On 13 April 2011, Budapest hosted a special Conference “Power lines and bird mortality in Europe”. This important event was co-organised by MME/BirdLife Hungary, the Ministry of Rural Development of Hungary and BirdLife Europe and was kindly hosted by MAVIR (the Hungarian Transmission System Operator Company Ltd.), as part of the official programme of the Hungarian EU Presidency.
The aim of the Conference was to bring together nature conservationists, industry professionals and governments and to stimulate joint actions to address the problem of large-scale bird mortality on power lines at the European level. Power lines kill birds through electrocution on pylons or collision with wires. Electrocution, for example is one of the main threats to the vulberable Spanish Imperial Eagle Aquila adalbertii and Eastern Imperial Eagle Aquila heliaca as well as other threatened species listed in the EU Birds Directive. Electrocutions also disrupt electricity supplies causing economic loss and creating much extra work for the power utility companies. Thus everyone is interested to resolve this issue, but there is a lot to do.
Fortunately, the problem can be almost completely eliminated from the outset through well-proven mitigation measures, bringing benefits for birds, grid operators and electricity consumers alike. Large scale ‘bird-safety’ measures and specific local actions are priority conservation actions in many EU bird Species Action Plans. Many grid operators and regulators have also realised the benefits of eliminating electrocution risks, often working with bird conservation organisations to ensure win-win solutions are found.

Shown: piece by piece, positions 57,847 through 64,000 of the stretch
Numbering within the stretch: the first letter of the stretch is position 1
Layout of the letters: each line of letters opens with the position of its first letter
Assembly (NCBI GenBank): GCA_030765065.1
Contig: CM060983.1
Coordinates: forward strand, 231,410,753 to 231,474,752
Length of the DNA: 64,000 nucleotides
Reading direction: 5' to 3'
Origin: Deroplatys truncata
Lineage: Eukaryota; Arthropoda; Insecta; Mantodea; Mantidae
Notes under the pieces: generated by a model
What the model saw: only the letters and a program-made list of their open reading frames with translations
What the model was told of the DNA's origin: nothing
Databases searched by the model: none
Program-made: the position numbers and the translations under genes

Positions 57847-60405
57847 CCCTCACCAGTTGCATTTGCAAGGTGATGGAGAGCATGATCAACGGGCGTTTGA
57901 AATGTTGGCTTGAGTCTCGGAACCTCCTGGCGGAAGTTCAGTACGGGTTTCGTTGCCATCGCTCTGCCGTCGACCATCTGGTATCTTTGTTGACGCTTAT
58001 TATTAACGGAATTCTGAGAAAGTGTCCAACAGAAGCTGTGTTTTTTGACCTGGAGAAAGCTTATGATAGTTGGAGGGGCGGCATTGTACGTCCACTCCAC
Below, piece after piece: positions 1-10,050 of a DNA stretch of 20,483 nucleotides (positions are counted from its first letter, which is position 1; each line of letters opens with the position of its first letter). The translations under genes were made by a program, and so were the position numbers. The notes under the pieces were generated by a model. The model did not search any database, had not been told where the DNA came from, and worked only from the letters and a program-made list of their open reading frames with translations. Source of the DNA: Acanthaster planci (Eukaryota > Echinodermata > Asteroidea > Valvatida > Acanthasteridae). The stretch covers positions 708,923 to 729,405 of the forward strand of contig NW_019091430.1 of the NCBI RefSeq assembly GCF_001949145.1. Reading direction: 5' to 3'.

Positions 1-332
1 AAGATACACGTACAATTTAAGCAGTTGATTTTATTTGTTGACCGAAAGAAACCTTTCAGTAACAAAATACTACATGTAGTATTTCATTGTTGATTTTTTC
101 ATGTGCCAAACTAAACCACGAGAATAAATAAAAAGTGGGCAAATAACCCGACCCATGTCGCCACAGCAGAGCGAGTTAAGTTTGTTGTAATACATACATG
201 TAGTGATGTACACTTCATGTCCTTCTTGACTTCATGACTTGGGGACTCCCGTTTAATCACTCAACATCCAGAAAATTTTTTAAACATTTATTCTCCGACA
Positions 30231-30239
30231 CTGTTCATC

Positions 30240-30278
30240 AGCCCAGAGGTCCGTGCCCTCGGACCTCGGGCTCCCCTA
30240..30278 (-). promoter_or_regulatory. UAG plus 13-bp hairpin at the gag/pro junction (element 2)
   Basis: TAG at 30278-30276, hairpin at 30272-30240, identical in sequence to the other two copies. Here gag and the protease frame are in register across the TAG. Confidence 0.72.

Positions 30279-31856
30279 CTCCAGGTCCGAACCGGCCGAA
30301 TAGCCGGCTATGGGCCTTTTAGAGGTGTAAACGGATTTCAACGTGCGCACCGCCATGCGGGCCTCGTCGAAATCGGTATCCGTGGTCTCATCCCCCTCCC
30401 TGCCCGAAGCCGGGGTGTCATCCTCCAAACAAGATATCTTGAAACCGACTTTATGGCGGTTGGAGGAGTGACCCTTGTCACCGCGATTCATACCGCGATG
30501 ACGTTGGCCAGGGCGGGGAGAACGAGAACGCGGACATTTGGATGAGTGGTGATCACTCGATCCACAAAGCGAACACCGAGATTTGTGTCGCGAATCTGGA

The Conference was attended by 123 participants of 29 European and Central Asian countries, the European Commission, UNEP-AEWA, six energy and utility companies, experts, businesses and NGOs. The participants adopted a special Declaration calling the European governments and the EU institutions to ensure that the production and transport of our energy will not be the cause of unnecessary death of millions of birds. The conference documents and the declaration are available at a dedicated website.